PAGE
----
The days of walking past Microsoft’s Store in Pitt Street Mall and thinking “I could go in and buy a Surface or an Xbox” are now gone.
As Australia slowly returns to normal — slowly, steadily, so we don’t go back to the frustrations of the past few months — you may have noticed not everything has returned to the way it once was.
Signing your name to a registry before you enter a cafe, sitting further apart from other patrons, and regular use of hand sanitiser so much that you’ll likely need to carry moisturiser and hand lotion just to offset the cleanliness with how dry your hands are getting too — these have all become new regularities in a post-COVID lifestyle, as has a change in how we shop.
Paying with cash was on its last legs before this began, and the coronavirus crisis practically pushed it off a cliff, with contactless payments in mobile and card taking over, with a similar thing happening in physical retail store presence versus the online world. More of us are shopping online these days, and some stores aren’t opening. And if the stores open, there will most likely be an allowance for fewer people in the store at a time, increasing wait time.
Online is the place to be for shopping without wait, it seems, and while we suspect clothing stores won’t immediately suffer — shopping for clothing, for instance, can be very different compared with shopping for other things in your life — electronics and computer stores may be some of the first obvious fallouts. There will obviously be some that stick around, because it’s always nice to know you can drop into a store and pick up a gadget, accessory, or something else, but don’t be surprised to hear about a closing here and there.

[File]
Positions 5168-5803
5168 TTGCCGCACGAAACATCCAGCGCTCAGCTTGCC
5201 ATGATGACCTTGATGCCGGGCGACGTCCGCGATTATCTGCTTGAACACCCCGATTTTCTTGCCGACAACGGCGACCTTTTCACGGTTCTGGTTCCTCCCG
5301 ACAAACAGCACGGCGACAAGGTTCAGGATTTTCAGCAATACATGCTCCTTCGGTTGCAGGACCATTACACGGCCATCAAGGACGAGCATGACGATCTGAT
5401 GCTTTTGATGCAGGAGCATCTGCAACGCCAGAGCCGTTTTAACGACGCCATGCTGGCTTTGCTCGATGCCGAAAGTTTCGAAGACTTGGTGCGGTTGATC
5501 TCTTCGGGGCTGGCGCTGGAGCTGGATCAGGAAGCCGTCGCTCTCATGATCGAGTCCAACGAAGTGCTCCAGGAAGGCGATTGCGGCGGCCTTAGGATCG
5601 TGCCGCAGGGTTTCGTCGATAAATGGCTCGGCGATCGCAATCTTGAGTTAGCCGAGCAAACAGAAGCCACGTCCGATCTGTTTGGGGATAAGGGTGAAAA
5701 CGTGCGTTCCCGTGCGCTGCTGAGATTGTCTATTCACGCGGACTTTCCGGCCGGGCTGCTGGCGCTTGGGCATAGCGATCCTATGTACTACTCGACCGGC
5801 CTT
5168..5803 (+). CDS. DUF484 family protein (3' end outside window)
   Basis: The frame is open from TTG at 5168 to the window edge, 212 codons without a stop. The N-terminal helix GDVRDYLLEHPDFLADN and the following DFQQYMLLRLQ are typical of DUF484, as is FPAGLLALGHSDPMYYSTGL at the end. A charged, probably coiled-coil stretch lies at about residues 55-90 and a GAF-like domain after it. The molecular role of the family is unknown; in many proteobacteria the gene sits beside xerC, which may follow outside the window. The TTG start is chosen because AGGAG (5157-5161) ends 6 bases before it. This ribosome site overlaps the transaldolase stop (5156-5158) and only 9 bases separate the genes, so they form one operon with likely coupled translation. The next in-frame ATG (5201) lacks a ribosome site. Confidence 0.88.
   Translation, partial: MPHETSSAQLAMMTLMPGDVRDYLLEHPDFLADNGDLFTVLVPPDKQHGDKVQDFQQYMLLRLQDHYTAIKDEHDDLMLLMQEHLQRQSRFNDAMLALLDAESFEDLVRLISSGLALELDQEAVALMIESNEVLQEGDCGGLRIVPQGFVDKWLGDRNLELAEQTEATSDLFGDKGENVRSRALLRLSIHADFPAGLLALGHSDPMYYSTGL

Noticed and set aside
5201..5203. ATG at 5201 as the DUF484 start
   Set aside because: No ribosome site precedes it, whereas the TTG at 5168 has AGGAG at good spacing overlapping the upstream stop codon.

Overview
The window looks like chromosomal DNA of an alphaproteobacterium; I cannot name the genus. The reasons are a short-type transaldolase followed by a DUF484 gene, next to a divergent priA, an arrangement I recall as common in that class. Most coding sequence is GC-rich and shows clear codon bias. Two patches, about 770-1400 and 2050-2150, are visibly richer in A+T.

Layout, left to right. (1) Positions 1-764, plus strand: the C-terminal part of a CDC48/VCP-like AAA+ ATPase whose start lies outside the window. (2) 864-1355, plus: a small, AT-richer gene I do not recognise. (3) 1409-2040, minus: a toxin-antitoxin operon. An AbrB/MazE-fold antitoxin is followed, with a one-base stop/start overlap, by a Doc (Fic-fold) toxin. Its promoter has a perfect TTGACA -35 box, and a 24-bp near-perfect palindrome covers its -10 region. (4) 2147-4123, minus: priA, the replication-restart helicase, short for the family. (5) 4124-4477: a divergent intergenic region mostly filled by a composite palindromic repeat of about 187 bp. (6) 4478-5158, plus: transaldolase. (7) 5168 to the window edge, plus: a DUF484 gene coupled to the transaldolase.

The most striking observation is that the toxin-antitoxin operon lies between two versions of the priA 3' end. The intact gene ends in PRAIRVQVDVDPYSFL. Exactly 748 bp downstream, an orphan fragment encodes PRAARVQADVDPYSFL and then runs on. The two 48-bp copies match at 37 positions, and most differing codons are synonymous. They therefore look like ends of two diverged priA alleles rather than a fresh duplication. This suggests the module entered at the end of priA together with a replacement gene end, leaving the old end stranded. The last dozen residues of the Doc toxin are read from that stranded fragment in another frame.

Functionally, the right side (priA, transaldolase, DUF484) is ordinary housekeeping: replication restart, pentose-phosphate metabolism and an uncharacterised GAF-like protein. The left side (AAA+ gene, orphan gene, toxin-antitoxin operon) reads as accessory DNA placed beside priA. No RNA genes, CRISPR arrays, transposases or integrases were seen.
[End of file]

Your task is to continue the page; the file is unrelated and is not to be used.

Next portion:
Such as what’s happening with Microsoft, which is closing its stores around the world, including its one and only store in Australia, Sydney’s Pitt Street Mall store, what is also known as a “Microsoft Experience Centre” because it’s more of a demonstration space with retail possibilities than merely a retail outlet store.
While Microsoft Store locations have been closed since late-March anyway, much like how other stores closed, the decision to not re-open like other outlets is more of a global one, and Microsoft will close the entire bunch permanently, noting that Microsoft will “reimagine spaces that serve all customers” such as the one in Sydney. What this means isn’t entirely known, except that it probably won’t include a cash register and may end up being a demo space for workshops, something Microsoft has used its Sydney store for in the past.
As for where you can buy Microsoft’s technology, including computers, video game systems, and virtual reality and mixed reality gear, that will move online and to other retailers in Australia, which has been the case for long enough as it is. Essentially, nothing really changes for most people, with the only major difference being Australia’s only Microsoft Store sitting closed for a while more, until we learn what Microsoft says when it plans to “reimagine” its space.